- Ani DiFranco’s “Dilate”
- Edith Piaf’s “Greatest Hits”
- A CD mix I made for a girls-only crafty slumber party in 2003
Playing loud. Making contradictions. I’m not in the mood to be soothed.
“And everyone’s a fuckin Napoleon.” – Ani DiFranco, Napoleon
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The small one has an adorable “Junie B Jones” journal – JBJ is a series of books about a kindergartener and then first-grader who has lots of misadventures. The books are a hoot.
Anywhoosie, there’s a part of the journal where the kid needs to capture things about their parents.
She asked my husband one of the questions: “Do you wish you had a different name than the one you have?”
He considered this, and then launched into an earnest reverie: that though he didn’t necessarily love his name, he had never really considered having another name or felt he had wanted another name, and that he had had his name for so long it was a bit difficult to imagine having any other name than his own. And so forth.
There was a long pause, and she looked down at the blank line on the page.
“I’m just going to write ‘Bob‘,” she concluded.
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My 7 year old daughter finally saw “Star Wars” a few weeks ago (meaning, the one that was episode 1 when you & I saw it back in the day that’s now episode 4 - b/c who the H would show their kid the new episode 1 first??)
So, now she’s in on that movie the big people refer to a lot. It was interesting to introduce her to a movie we’ve seen so many times, see what she keys in on.
I happen to love the Cantina scene, and sat up tall and eager when it came on.
“That’s Han Solo,” I whispered, almost reverently. “A lot of ladies like him and think he’s really handsome.”
She scoffed. “I like the one next to him,” she said. “He’s a good listener.”
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There should be a new verb coined for when you have written an email response and it’s ready to go but you wait to send it b/c you don’t want to seem like some loser who has nothing better to do than fire off immediate responses, even if at that moment, that’s what you are.
Come on, people, you know you do this too.
Are you E-mulling? E-laying your response?
Hmm, those just don’t catch the spirit. Your thought?
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In my moments of boredom lately, I have been compiling a list of offerings for the Star Wars-themed restaurant that exists only in my head. It lets me come up with awful puns, and then I laugh and laugh like a loon. Below I have my list this far; have ye any others to add?
- Boba Fettucine
- eWok Stir Fry
- Ham, solo
- R2DTuna Melt
- Uncle Owenchiladas
- Admiral Ackbars
- Bananakin Foster
- Charleston Chewbacca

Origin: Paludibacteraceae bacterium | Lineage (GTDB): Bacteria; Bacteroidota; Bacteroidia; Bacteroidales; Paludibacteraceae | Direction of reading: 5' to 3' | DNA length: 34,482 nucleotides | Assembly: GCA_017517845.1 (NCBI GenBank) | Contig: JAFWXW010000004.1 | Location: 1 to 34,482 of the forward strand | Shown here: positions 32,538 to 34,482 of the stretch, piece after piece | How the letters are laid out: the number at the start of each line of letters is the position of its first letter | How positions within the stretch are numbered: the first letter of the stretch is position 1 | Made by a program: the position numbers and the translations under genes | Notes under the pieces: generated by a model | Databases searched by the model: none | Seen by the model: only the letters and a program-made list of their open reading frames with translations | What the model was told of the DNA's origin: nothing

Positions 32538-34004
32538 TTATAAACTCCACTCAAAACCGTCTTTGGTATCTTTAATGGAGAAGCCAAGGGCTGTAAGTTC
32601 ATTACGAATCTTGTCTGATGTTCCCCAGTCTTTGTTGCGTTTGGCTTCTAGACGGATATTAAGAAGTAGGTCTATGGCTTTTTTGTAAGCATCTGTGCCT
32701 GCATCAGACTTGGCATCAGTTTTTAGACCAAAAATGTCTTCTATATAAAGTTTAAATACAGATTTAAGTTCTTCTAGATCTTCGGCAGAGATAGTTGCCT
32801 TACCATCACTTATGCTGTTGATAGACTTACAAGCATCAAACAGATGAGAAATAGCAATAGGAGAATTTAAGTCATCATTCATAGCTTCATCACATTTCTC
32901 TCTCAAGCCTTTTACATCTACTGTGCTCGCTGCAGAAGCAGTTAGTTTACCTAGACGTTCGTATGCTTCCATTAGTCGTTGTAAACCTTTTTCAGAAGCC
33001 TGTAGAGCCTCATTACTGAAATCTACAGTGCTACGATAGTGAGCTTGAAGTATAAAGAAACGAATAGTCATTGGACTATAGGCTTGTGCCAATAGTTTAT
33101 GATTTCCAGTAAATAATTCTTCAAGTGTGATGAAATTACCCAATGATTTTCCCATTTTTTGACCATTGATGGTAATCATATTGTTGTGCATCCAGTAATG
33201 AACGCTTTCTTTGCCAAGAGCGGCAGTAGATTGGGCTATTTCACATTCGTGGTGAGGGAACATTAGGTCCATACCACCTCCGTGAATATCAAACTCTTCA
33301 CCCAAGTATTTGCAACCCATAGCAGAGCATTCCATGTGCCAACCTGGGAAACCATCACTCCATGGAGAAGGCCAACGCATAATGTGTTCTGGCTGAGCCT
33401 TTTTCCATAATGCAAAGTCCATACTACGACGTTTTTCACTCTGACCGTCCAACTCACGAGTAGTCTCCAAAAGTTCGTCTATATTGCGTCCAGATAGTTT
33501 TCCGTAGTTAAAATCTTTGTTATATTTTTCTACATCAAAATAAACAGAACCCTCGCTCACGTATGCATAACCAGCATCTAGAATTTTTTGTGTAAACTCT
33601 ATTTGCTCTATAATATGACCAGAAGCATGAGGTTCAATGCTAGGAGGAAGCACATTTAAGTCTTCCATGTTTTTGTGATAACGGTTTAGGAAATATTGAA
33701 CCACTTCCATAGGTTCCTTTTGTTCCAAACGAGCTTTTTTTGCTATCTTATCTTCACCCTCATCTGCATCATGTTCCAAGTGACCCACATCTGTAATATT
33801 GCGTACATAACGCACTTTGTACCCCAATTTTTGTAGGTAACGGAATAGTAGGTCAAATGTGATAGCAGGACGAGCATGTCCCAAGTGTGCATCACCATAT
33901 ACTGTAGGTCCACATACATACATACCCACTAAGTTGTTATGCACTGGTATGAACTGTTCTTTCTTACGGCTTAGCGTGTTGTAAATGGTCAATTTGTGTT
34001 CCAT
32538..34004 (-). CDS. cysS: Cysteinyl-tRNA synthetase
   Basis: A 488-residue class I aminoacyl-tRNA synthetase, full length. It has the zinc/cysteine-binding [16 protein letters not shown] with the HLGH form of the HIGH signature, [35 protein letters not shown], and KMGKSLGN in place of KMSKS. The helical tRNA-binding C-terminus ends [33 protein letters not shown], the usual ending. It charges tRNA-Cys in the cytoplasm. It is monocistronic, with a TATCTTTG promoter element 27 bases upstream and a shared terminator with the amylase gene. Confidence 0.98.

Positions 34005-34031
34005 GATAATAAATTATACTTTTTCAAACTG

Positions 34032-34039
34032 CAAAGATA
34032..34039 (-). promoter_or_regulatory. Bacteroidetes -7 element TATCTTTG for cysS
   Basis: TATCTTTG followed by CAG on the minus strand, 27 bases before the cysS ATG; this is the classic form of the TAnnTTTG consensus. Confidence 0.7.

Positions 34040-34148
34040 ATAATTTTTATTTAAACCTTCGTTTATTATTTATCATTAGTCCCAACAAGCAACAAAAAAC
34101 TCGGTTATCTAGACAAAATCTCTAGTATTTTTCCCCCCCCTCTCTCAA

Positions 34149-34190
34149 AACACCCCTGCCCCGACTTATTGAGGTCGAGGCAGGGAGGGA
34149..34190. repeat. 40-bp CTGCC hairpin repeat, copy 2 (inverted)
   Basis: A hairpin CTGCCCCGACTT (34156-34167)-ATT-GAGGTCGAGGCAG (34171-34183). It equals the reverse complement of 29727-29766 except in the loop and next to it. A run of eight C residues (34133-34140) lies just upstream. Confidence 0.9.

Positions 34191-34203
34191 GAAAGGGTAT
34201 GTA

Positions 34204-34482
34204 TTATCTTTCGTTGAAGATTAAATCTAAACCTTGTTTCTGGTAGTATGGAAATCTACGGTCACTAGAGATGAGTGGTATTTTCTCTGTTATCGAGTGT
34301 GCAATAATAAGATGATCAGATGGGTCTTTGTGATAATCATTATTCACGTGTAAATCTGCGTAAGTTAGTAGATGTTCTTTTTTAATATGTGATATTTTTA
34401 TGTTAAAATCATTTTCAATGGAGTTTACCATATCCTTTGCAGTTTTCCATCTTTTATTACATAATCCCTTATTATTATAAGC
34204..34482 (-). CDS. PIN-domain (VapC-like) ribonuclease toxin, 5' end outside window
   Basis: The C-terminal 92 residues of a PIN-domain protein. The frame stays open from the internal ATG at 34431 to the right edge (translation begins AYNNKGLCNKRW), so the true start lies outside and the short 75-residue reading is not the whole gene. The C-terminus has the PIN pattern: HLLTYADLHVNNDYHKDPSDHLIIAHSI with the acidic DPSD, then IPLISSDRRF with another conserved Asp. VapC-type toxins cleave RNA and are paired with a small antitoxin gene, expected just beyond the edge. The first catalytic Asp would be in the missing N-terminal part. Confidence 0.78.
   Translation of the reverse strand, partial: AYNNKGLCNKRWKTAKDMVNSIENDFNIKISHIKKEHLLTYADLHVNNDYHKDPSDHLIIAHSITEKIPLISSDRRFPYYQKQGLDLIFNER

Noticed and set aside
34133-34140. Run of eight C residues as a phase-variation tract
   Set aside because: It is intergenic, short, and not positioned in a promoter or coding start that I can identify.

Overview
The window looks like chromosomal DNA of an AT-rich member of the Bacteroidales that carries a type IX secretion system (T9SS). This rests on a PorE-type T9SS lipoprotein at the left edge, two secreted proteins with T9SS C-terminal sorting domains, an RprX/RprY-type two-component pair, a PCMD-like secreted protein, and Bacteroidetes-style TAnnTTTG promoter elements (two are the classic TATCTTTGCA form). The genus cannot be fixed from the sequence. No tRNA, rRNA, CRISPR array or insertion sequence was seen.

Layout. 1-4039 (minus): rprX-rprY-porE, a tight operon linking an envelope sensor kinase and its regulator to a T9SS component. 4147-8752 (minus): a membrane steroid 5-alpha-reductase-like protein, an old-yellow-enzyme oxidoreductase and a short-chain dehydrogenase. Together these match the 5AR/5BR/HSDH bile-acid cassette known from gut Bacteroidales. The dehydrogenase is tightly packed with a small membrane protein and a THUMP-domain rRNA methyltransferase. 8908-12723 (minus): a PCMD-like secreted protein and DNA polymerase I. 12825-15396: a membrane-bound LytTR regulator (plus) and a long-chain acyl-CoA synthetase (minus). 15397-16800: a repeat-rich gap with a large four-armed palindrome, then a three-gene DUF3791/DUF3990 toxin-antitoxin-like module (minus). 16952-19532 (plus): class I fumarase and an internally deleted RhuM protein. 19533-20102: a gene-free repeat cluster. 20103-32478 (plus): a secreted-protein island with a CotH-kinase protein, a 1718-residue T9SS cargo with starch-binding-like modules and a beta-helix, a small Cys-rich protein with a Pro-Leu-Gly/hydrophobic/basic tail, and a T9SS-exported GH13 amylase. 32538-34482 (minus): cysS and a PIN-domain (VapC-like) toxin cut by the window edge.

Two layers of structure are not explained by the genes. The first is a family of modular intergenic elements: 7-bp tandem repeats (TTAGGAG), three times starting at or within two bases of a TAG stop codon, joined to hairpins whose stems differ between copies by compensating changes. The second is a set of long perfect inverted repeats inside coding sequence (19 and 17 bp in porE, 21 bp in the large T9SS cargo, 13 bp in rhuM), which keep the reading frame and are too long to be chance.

- Fro Yo-da
- Princess LayerCake, Organic
- Salacious Crumb Cake
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2. Special Zombie versions of classic books
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The more I read about Buddhist-related concepts, the more I realize what a devil of a time I’ve had with anticipation. Not that I think that people are meant to not anticipate events and changes – I don’t think that’s possible – but I do think it’s instructive to reflect on how you perceive it and what role it may play in your temperament and approaches to situations.
When I was a youngster, my mother generally worked 3:00-11:00pm shifts as a nurse at a local nursing home, every other weekend. Compared to the full-time workweeks she and I both work these days, that does not feel like a large amount of time working outside of the home, you know? But at the time I did not like her working those shifts.
I can’t say exactly why – was I jealous that she was taking care of those non-family members instead of my brother and me? Was I frightened that some harm would come to her in the evening going to the parking lot alone? Was it simply that she was usually in the house when I went to bed, so the difference felt creepy and alien? We usually had fun with my Dad, he’d make sure there was something special like playing card games. It was more like I was akin to a herding dog – it just didn’t feel right until the whole family was gathered up.
But here’s the odd thing: I remember having a certain secret joy on the weekends she worked because I knew the NEXT weekend, she would be home. And yet the weekends she didn’t work, I felt somewhat mopey, because the following weekend: working again. It’s odd and twisted, thinking back on it. The anticipation colored each weekend, in a way – cheered up the work weekends, and rained on the home weekends.
The other thing I did was to force myself to stay awake until she arrived home around 11:15. Anticipated her arrival for hours. Keeping awake wasn’t overly difficult; all I needed to do was conjure up all of the terrible things I thought may happen to her while she was not with us, and I was wide awake.
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